Those stories and our pictures appeared on the front page of The Irish Times. We were not “X”, “A”, “B” or “C”. We were women with names and faces. Finally people could speak out about this previously unspoken topic, and some of the stigma was removed.

We set up the organisation Terminations For Medical Reasons (TFMR) Ireland with one very specific aim. We are campaigning for terminations for fatal foetal abnormalities to be legal in Ireland. Nothing more. We want couples who make the heart-breaking decision to end a much-wanted pregnancy following this devastating diagnosis to be afforded the compassionate care they deserve.

We have a big battle ahead of us. People who live outside Ireland have little idea how the abortion debate plays out here. Politicians are afraid of supporting it, even in situations like ours, in case they lose precious votes. The media are obsessed by it, regularly pitting pro-life people against pro-choice people, which is not constructive. The Catholic Church is vehemently opposed to it, using the power it has over the country and our institutions to impose its views and beliefs on us all.

While the powers that be have not moved out of the Dark Ages, I am hopeful that the general public wants to look to the future. The overwhelming support we received after we spoke out is an indication of that. People realise that the abortion issue is not black and white: there are grey areas, as we experienced, and they must be dealt with.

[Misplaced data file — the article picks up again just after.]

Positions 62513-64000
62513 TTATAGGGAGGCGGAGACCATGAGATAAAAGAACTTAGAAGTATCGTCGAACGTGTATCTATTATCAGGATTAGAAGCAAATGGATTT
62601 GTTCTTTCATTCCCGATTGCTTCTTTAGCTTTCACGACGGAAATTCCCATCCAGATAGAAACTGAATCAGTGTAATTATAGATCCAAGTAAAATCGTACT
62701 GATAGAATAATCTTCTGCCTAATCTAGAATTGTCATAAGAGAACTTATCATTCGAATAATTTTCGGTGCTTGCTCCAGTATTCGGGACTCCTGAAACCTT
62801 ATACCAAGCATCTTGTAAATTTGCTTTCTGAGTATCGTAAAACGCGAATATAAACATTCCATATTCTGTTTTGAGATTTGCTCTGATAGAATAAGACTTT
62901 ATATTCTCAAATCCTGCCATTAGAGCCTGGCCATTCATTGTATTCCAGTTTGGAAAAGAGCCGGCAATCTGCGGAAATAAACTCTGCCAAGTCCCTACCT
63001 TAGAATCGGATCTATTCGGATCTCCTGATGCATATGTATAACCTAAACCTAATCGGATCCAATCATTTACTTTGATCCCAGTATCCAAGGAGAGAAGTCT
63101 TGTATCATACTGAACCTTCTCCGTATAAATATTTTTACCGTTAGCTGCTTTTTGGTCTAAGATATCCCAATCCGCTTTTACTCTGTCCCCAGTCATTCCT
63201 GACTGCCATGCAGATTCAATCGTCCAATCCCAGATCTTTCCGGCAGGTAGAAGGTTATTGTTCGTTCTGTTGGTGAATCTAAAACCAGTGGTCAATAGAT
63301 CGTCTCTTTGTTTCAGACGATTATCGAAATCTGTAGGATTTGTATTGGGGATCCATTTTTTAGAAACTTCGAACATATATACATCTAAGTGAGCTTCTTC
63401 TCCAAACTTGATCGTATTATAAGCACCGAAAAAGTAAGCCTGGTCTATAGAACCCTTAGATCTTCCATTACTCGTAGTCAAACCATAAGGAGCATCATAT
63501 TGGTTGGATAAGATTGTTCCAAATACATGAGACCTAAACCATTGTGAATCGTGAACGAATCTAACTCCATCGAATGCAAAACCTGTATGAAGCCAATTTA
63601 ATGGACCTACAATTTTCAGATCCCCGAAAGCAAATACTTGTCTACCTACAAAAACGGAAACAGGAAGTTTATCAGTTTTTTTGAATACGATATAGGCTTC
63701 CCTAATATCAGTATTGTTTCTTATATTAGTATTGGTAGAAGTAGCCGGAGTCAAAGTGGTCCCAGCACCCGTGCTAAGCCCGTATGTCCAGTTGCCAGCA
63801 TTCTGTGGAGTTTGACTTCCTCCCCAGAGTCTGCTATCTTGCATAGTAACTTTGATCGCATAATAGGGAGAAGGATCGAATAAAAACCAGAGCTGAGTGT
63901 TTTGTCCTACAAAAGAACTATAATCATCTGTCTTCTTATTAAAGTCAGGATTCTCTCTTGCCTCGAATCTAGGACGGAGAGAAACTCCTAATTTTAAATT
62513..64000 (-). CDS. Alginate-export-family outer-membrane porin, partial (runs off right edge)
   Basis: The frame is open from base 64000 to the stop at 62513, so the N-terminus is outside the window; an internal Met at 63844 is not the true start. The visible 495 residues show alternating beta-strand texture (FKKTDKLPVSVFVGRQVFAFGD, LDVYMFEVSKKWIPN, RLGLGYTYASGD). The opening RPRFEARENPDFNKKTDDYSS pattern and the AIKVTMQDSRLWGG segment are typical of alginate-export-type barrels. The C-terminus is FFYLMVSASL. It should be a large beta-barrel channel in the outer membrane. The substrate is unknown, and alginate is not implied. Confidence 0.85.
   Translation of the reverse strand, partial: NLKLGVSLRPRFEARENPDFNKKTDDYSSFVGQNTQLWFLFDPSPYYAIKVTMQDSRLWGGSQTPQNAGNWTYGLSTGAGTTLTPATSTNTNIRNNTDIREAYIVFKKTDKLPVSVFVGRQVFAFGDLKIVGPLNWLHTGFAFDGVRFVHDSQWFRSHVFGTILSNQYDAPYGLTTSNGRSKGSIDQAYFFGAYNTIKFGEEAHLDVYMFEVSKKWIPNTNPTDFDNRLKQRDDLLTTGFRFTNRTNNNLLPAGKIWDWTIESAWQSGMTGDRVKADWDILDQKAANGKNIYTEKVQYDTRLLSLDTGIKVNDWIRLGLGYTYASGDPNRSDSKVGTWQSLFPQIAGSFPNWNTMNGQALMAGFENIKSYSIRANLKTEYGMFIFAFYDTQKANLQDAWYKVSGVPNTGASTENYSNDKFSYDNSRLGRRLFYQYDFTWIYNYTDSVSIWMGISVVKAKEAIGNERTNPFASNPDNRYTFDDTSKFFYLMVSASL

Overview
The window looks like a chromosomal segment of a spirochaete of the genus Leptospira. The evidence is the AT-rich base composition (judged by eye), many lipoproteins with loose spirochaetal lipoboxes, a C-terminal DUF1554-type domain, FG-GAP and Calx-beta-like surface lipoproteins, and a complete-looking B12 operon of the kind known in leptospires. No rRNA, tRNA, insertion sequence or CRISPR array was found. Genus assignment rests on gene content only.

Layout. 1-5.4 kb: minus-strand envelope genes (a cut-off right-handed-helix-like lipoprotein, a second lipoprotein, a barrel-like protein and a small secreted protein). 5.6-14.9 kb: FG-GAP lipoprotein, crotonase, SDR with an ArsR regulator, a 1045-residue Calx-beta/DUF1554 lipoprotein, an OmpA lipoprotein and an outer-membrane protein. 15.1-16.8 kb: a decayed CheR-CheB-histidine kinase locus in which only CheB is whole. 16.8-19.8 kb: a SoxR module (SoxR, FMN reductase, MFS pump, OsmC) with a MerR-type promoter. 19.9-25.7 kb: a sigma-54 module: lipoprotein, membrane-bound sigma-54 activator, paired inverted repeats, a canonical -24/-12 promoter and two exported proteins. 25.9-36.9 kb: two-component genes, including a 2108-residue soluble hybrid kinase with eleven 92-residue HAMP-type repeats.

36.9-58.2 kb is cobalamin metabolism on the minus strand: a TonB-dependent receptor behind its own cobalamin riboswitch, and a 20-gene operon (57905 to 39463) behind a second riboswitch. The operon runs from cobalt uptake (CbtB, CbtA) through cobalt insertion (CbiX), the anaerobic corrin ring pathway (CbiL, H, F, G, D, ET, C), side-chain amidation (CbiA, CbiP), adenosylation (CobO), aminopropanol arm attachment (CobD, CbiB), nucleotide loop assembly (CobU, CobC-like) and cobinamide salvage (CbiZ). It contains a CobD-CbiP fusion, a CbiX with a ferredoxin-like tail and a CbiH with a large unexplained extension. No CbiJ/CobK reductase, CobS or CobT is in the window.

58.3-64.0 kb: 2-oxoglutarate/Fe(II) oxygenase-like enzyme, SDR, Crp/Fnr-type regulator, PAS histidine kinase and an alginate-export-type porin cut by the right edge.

So I will keep telling my story, keep talking to journalists, keep emailing politicians, keep raising awareness of this awful situation which Irish couples find themselves in every week, until one day change comes.

The government can never change this fatal diagnosis. But it can change the law.

Ruth Bowie campaigns for Terminations For Medical Reasons (TFMR) Ireland

Latest stories from i100
Have you tried new the Independent Digital Edition apps?
Independent Dating
and  

By clicking 'Search' you
are agreeing to our
Terms of Use.

iJobs Job Widget
iJobs People

HR Assistant / Human Resources Assistant

£Neg + Excellent Benefits: Guru Careers: An HR Assistant / Human Resources Ass...

Talent Community Coordinator

£Neg + Excellent Benefits: Guru Careers: A Talent Community Coordinator is nee...

Business Support - Banking - Halifax - £250 pd

£150 - £250 per day: Orgtel: HR Analyst - Banking - HR - Halifax - £150 - £250...

Geography Teacher

£24000 - £33600 per annum + pre 12 week AWR : Randstad Education Manchester Se...

Day In a Page

Screwing your way to the top? Good for Lana Del Rey for helping kill that myth

Screwing your way to the top?

Good for Lana Del Rey for helping kill that myth, says Grace Dent
Will the young Britons fighting in Syria be allowed to return home and resume their lives?

Will Britons fighting in Syria be able to resume their lives?

Tony Blair's Terrorism Act 2006 has made it an offence to take part in military action abroad with a "political, ideological, religious or racial motive"